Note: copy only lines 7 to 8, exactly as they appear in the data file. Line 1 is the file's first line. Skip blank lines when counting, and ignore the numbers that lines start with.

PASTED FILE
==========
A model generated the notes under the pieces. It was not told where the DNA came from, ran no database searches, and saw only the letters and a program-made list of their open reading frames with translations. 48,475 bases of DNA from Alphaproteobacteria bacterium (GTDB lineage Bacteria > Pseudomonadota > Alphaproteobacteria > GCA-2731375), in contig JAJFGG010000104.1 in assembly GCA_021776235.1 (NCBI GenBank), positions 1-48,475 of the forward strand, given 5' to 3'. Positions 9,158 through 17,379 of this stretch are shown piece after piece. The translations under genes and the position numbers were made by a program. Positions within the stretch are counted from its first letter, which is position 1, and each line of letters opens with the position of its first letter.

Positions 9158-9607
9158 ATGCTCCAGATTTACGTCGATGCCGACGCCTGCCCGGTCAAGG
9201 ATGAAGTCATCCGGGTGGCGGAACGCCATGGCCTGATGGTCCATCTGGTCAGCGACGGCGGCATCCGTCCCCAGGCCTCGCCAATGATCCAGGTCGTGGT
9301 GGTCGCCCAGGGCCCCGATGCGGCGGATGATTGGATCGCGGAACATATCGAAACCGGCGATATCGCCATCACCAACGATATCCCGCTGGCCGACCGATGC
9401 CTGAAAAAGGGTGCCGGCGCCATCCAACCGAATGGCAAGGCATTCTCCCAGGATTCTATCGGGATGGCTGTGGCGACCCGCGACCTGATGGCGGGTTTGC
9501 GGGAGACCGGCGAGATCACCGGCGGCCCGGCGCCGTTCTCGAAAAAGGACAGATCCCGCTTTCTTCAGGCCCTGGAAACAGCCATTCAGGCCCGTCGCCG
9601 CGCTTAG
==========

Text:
9501 GGGAGACCGGCGAGATCACCGGCGGCCCGGCGCCGTTCTCGAAAAAGGACAGATCCCGCTTTCTTCAGGCCCTGGAAACAGCCATTCAGGCCCGTCGCCG
9601 CGCTTAG